Every year, an estimated four million UK women suffer from cystitis, one of the most common urinary tract infections (UTI). One third of these women are younger than 24 years old.[1]

But what exactly is cystitis, and is there any relation to the food you eat and the severity of your symptoms?

What is cystitis?

Many women will have experienced a UTI like cystitis at some point in their lives. Cystitis is an inflammation of the bladder, usually caused by an infection. It can last several days and can result in significant discomfort.[2]

Symptoms of cystitis may include:

  • Pain when urinating
  • A frequent, urgent need to go to the toilet
  • Dark, cloudy or strong-smelling urine
  • Blood in the urine
  • Lower stomach pain
  • Tiredness
  • Nausea
  • Fever
  • Confusion[3]

How does diet impact cystitis?

No research specifically links certain foods to causing or remedying a UTI. However, some people with cystitis find that certain foods are drinks can act as triggers for symptoms. Most common among these are coffee, soda, alcohol, tomatoes, hot and spicy foods, other caffeinated beverages, chocolate, fruit juices and MSG.[4]

Likewise, some people find that certain foods and drinks help to alleviate symptoms, but again these can differ from person to person. Most importantly, you should aim to eat in moderation and enjoy a balanced diet. Eating a range of healthy food from all different food groups is important for your overall health, including your bladder health.

Drinking plenty of water is key when suffering with a urinary tract infection. This helps to replace the fluids lost by the frequent toilet trips brought on by the infection. It can also help speed up the process of flushing out the infection.[5]

Common misconceptions about cystitis

One of the most commonly shared remedies for cystitis is cranberry juice, but research from Yale University suggests that this is an urban myth. The belief is that a compound in cranberries called proanthocyanin is able to inhibit the growth of the infection, but the study found that cranberries had little to no impact on the condition.[6]

It may just be that drinking lots of cranberry juice is only as beneficial as drinking plenty of any fluid.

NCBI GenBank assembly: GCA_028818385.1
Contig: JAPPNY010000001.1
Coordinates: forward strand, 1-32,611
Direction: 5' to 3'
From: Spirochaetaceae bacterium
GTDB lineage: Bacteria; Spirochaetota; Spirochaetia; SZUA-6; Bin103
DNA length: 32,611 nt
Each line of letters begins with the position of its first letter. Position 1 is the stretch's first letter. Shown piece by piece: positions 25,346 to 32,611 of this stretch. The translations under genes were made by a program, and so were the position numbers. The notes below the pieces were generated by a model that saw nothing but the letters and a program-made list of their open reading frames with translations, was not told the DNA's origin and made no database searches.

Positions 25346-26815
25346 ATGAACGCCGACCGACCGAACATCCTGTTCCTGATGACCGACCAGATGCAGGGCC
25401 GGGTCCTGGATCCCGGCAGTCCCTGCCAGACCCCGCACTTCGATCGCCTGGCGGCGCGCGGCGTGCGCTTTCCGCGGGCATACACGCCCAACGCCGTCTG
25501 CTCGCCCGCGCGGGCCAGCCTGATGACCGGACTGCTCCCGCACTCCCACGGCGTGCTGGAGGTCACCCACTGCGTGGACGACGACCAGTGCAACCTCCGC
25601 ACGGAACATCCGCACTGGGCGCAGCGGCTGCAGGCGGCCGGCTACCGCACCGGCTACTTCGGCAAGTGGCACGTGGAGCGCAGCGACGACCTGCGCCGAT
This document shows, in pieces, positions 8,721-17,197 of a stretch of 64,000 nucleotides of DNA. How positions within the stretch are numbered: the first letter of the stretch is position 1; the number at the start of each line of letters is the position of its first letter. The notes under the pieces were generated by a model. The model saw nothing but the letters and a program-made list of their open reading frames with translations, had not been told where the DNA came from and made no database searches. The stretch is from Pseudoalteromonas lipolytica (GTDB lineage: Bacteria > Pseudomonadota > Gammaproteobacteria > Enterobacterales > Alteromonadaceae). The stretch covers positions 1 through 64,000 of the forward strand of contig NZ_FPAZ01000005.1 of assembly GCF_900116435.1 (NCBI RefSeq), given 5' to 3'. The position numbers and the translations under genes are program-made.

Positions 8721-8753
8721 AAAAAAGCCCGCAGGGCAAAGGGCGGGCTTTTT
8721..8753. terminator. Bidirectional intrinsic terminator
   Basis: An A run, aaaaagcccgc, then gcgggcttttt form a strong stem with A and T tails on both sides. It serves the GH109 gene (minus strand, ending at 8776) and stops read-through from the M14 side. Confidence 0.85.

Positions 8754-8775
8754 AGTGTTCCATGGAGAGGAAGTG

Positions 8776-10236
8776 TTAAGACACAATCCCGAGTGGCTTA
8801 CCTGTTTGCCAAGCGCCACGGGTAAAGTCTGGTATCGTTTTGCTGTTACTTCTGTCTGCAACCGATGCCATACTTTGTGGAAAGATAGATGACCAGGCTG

Alleviating a UTI

As well as monitoring your diet, there are simple measures you can put in place in order to help prevent cystitis from occurring. These include:

  • Having a shower rather than a bath
  • Not using perfumed cleaning products
  • Staying well hydrated
  • Going to the toilet as soon as you feel the need
  • Wearing cotton rather than synthetic underwear[7]

However, curing an existing case of cystitis usually requires a course of antibiotics. Studies have shown cystitis medication like Trimethoprim to be 94% effective in alleviating a UTI within a week.[8]

Safe and effective cystitis medication like Trimethoprim is available right here at Express Pharmacy. Speak to one of our experts today by calling 0208 123 07 03 or by using our discreet Live Chat service.

[1] Cox, D. Everything you’ve ever wanted to know about urinary tract infections. The Guardian. 2017

[2] NHS UK. Cystitis. 2018

[3] Bupa UK. Cystitis. 2018

[4] National Institute of Diabetes and Digestive and Kidney Diseases. Can what I eat or drink relieve or prevent IC? 2017

[5] Urology Care Foundation. Effect of Diet on Interstitial Cystitis. 2016

[6] Juthani-Mehta, M. MD. et al. Effect of Cranberry Capsules on Bacteriuria Plus Pyuria Among Old Women in Nursing Homes. JAMA. 2016

[7] NHS UK. Cystitis. 2018

[8] Osterberg, E. Efficacy of single-dose versus seven-day trimethoprim treatment of cystitis in women: a randomized double-blind study. Journal of Infectious Diseases. 1990